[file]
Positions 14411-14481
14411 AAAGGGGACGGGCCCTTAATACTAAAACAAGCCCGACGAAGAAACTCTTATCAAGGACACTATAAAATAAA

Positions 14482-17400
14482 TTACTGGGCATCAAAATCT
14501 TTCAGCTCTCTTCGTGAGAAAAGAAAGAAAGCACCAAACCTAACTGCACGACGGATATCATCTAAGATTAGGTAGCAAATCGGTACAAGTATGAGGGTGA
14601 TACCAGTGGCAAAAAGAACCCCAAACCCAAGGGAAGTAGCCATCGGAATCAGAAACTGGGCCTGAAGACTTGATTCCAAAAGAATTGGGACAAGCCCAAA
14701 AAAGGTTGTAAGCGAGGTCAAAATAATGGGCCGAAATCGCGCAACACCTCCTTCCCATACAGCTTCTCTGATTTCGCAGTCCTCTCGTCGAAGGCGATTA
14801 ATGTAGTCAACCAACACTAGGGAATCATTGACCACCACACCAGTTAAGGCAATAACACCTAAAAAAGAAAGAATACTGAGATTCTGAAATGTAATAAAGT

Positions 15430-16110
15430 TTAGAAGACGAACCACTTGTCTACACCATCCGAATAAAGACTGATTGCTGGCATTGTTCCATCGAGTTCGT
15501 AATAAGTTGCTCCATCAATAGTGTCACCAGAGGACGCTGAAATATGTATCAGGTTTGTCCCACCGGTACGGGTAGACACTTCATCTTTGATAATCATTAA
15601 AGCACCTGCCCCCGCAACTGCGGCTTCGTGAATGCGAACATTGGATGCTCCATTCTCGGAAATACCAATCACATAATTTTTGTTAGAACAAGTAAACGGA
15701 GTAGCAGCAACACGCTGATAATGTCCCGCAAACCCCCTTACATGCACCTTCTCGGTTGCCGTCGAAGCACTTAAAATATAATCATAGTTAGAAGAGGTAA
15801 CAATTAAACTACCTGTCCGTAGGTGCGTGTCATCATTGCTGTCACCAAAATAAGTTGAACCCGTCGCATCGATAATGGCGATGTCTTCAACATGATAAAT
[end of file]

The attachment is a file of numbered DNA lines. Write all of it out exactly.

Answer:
Positions 14411-14481
14411 AAAGGGGACGGGCCCTTAATACTAAAACAAGCCCGACGAAGAAACTCTTATCAAGGACACTATAAAATAAA

Positions 14482-17400
14482 TTACTGGGCATCAAAATCT
14501 TTCAGCTCTCTTCGTGAGAAAAGAAAGAAAGCACCAAACCTAACTGCACGACGGATATCATCTAAGATTAGGTAGCAAATCGGTACAAGTATGAGGGTGA
14601 TACCAGTGGCAAAAAGAACCCCAAACCCAAGGGAAGTAGCCATCGGAATCAGAAACTGGGCCTGAAGACTTGATTCCAAAAGAATTGGGACAAGCCCAAA
14701 AAAGGTTGTAAGCGAGGTCAAAATAATGGGCCGAAATCGCGCAACACCTCCTTCCCATACAGCTTCTCTGATTTCGCAGTCCTCTCGTCGAAGGCGATTA
14801 ATGTAGTCAACCAACACTAGGGAATCATTGACCACCACACCAGTTAAGGCAATAACACCTAAAAAAGAAAGAATACTGAGATTCTGAAATGTAATAAAGT

Positions 15430-16110
15430 TTAGAAGACGAACCACTTGTCTACACCATCCGAATAAAGACTGATTGCTGGCATTGTTCCATCGAGTTCGT
15501 AATAAGTTGCTCCATCAATAGTGTCACCAGAGGACGCTGAAATATGTATCAGGTTTGTCCCACCGGTACGGGTAGACACTTCATCTTTGATAATCATTAA
15601 AGCACCTGCCCCCGCAACTGCGGCTTCGTGAATGCGAACATTGGATGCTCCATTCTCGGAAATACCAATCACATAATTTTTGTTAGAACAAGTAAACGGA
15701 GTAGCAGCAACACGCTGATAATGTCCCGCAAACCCCCTTACATGCACCTTCTCGGTTGCCGTCGAAGCACTTAAAATATAATCATAGTTAGAAGAGGTAA
15801 CAATTAAACTACCTGTCCGTAGGTGCGTGTCATCATTGCTGTCACCAAAATAAGTTGAACCCGTCGCATCGATAATGGCGATGTCTTCAACATGATAAAT